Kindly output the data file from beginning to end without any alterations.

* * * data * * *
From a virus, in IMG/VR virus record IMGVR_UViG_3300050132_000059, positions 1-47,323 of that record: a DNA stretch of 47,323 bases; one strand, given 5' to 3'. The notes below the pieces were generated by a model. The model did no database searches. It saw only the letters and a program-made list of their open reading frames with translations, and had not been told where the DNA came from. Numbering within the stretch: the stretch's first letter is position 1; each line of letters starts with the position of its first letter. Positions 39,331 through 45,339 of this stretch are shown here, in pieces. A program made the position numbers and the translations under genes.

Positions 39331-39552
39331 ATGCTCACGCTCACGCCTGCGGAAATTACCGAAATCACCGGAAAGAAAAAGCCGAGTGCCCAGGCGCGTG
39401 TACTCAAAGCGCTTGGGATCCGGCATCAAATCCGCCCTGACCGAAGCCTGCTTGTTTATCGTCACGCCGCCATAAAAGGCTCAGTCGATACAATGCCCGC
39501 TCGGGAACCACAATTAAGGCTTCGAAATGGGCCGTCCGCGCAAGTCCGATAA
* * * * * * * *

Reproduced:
From a virus, in IMG/VR virus record IMGVR_UViG_3300050132_000059, positions 1-47,323 of that record: a DNA stretch of 47,323 bases; one strand, given 5' to 3'. The notes below the pieces were generated by a model. The model did no database searches. It saw only the letters and a program-made list of their open reading frames with translations, and had not been told where the DNA came from. Numbering within the stretch: the stretch's first letter is position 1; each line of letters starts with the position of its first letter. Positions 39,331 through 45,339 of this stretch are shown here, in pieces. A program made the position numbers and the translations under genes.

Positions 39331-39552
39331 ATGCTCACGCTCACGCCTGCGGAAATTACCGAAATCACCGGAAAGAAAAAGCCGAGTGCCCAGGCGCGTG
39401 TACTCAAAGCGCTTGGGATCCGGCATCAAATCCGCCCTGACCGAAGCCTGCTTGTTTATCGTCACGCCGCCATAAAAGGCTCAGTCGATACAATGCCCGC
39501 TCGGGAACCACAATTAAGGCTTCGAAATGGGCCGTCCGCGCAAGTCCGATAA